The statement, though carefully crafted, infers that some business owners on Main Street may be improperly receiving a financial benefit that arises directly from their relationship with (unnamed) Councillors.

If it is not her intention to leave this impression in the mind of the reader, then what precisely is she trying to say?

The names and addresses of people who receive grants are matters of public record. Members of the Newmarket Downtown Development Sub Committee are obliged to declare any conflicts of interest.

If she believes anyone is acting corruptly she should take her concerns in the first instance to Bob Shelton, the Town’s Chief Administrative Officer and, if needs be, the police.

Until then, she should break the habit of a lifetime and steer clear of smearing people.

King George School

Now that the Committee of the Whole will be considering the proposed Heritage By Law on 26 August, it is time for an update on King George School on Park Avenue, just up the road from Newmarket Library.

The school – which is just outside the Heritage Conservation District – was built in 1912-13 and is designated under the Ontario Heritage Act.

The Town’s 1986 By Law says it is

“a well preserved example of early twentieth century public school architecture”.

The property was purchased from the York Region District School Board on 15 November 2011 by the numbered corporation, 1569121 Ontario Limited, for $1,275,000.

The owner of Ontario Corporation 1569121, Chrisula Selfe, is based in Toronto.

My spies tell me that the owner has been working on a plan that retains the existing building but with an additional two stepped back floors on top of the existing roof. There would also be a westerly extension added to the building.

People in the immediate neighbourhood obviously have their concerns. But we all want to know the developers’ intentions.

The site is designated for institutional use so any departure from this would require an Official Plan amendment and a zoning by law amendment. (Such amendments are ten-a-penny.)

This historic building has already been empty for too long. It should not be allowed to decay and crumble by neglect.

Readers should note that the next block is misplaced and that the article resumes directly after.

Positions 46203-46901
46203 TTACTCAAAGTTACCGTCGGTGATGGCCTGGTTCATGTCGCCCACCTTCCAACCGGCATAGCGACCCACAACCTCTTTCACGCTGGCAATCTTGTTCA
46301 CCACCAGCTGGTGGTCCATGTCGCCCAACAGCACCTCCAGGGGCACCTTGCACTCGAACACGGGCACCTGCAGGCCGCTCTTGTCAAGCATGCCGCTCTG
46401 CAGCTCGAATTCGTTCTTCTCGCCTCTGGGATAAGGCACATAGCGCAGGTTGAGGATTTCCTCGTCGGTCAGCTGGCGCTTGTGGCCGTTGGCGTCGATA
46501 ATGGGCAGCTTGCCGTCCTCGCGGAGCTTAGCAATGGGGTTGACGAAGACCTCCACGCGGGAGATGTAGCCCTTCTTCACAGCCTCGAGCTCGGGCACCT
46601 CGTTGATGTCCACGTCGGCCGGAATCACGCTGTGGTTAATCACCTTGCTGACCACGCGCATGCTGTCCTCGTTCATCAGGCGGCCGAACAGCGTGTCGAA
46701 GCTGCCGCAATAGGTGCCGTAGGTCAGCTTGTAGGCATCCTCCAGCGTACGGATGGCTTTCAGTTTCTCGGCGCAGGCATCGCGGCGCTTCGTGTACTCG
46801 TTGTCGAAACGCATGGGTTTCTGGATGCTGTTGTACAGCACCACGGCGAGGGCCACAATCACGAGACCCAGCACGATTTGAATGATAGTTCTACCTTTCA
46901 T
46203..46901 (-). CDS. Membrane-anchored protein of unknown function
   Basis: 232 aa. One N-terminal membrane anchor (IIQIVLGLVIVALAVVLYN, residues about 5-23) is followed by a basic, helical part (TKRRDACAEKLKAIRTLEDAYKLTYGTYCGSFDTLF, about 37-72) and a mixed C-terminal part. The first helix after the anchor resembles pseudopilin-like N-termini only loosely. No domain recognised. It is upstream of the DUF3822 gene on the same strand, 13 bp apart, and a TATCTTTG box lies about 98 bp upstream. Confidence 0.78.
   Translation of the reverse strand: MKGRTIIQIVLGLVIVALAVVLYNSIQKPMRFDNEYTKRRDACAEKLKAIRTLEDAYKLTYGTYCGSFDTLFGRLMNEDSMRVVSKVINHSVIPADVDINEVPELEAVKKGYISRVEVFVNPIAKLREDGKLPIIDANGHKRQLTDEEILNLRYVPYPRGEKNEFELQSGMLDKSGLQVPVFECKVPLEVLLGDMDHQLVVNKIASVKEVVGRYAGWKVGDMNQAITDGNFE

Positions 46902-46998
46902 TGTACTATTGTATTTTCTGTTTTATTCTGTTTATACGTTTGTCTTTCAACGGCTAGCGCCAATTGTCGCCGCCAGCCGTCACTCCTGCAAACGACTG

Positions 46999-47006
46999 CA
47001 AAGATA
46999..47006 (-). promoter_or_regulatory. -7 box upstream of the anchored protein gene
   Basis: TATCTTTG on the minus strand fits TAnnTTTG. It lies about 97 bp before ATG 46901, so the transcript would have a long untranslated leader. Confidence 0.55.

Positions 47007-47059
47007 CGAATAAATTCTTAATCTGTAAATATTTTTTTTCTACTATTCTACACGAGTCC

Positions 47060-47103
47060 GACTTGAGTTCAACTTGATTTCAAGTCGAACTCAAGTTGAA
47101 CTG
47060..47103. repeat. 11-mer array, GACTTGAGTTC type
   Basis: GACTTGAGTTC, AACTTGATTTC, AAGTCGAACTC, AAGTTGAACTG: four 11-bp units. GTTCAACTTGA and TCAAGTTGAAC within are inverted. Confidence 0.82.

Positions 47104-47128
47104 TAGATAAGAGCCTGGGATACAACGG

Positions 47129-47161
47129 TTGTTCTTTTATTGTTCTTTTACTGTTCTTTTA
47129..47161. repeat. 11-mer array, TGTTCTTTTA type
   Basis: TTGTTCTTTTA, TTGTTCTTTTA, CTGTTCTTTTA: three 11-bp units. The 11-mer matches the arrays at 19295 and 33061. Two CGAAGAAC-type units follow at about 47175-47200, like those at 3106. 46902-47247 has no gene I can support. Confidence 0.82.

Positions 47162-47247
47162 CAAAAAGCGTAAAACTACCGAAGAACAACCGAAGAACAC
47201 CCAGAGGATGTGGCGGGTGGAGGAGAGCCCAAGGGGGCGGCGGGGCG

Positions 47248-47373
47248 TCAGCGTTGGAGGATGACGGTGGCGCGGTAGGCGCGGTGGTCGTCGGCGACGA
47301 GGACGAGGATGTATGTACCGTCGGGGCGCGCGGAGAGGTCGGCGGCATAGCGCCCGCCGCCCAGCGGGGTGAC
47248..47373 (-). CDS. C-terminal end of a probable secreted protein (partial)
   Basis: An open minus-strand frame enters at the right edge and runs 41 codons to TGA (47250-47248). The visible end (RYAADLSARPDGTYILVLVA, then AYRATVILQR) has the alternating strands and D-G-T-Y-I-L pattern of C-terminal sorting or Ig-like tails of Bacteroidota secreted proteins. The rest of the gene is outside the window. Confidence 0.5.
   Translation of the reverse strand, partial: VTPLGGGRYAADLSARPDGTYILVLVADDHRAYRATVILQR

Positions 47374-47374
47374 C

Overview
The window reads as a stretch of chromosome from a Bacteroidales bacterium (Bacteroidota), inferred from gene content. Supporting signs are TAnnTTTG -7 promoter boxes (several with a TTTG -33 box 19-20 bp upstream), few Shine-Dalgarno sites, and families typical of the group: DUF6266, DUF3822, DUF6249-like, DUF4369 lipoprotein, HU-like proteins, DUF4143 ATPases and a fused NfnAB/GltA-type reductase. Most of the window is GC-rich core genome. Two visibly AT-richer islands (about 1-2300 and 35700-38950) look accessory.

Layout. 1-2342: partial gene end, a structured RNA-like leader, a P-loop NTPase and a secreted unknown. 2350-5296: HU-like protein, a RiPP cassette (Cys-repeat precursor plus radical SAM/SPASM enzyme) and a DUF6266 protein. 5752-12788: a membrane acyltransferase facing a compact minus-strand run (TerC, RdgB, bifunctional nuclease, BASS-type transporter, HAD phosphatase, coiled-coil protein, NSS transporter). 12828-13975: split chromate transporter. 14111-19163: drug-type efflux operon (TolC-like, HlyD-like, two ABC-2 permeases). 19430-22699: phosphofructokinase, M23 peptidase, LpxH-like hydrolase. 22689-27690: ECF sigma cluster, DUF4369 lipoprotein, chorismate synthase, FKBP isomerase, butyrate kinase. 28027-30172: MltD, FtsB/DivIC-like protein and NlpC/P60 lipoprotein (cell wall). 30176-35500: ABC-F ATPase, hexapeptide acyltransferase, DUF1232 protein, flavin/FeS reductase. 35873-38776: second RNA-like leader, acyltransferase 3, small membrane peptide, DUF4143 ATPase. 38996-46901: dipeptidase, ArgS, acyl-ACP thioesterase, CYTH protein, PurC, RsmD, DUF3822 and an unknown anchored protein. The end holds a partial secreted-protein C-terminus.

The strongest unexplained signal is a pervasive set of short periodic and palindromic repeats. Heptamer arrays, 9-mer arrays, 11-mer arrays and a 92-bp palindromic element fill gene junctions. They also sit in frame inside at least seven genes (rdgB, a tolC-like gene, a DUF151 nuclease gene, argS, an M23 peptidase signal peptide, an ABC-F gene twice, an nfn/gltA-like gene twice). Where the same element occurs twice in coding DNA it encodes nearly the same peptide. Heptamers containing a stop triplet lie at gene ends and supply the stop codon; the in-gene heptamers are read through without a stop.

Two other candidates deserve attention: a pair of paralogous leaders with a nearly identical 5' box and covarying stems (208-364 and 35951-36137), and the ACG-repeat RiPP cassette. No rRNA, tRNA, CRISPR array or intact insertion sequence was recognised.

That way lies demolition and wholesale redevelopment.

And we don’t want that.


Planning staff are recommending councillors adopt a By Law designating Lower Main Street South as a Heritage Conservation District when the Committee of the Whole meets later this month.

This is good news.

The full report can be accessed here.

Download the Committee of the Whole agenda for 26 August 2013 and scroll to item 13.

The battle for the future of Newmarket’s Glenway neighbourhood started in earnest today and I am here to chronicle the tale as it unfolds.

Marianneville Developments wants to shoehorn a staggering 730 new residential units of assorted shapes and sizes onto the former fairways and greens of the Glenway golf course which closed for business in October 2011.

The developers bought the open space in 2010 for a trifling $10 million. Their plans involve building on 61% of the open space they purchased with the remainder being set aside for a nine hole “executive” golf course.

This morning, I am in the Council Chamber at Mulock Drive observing the polite formalities of the Ontario Municipal Board (OMB) pre-hearing that will set the timetable and agree the modalities for the hearing proper which is pencilled in for eight long weeks starting on 3 March 2014.

The Mayor is here, sitting at the back, keeping an eye on things and I see Chris Emanuel, Jane Twinney, Tom Hempen and the elusive Joe Sponga.

We are here because the Town of Newmarket hasn’t yet come to a view on whether building on the old golf course is a good thing or not. We learn this slothfulness prompts the developer to appeal to the OMB.

The planning lawyer, Ira Kagan, who last appeared in Newmarket for the Slessors, is again acting for the developers.

And he follows precisely the same script.

He tells OMB adjudicator, Jason Chee-Hing, that Marianneville will make a “without prejudice” settlement offer (just like Slessor Square) which, he says, will be submitted “within a week or so”.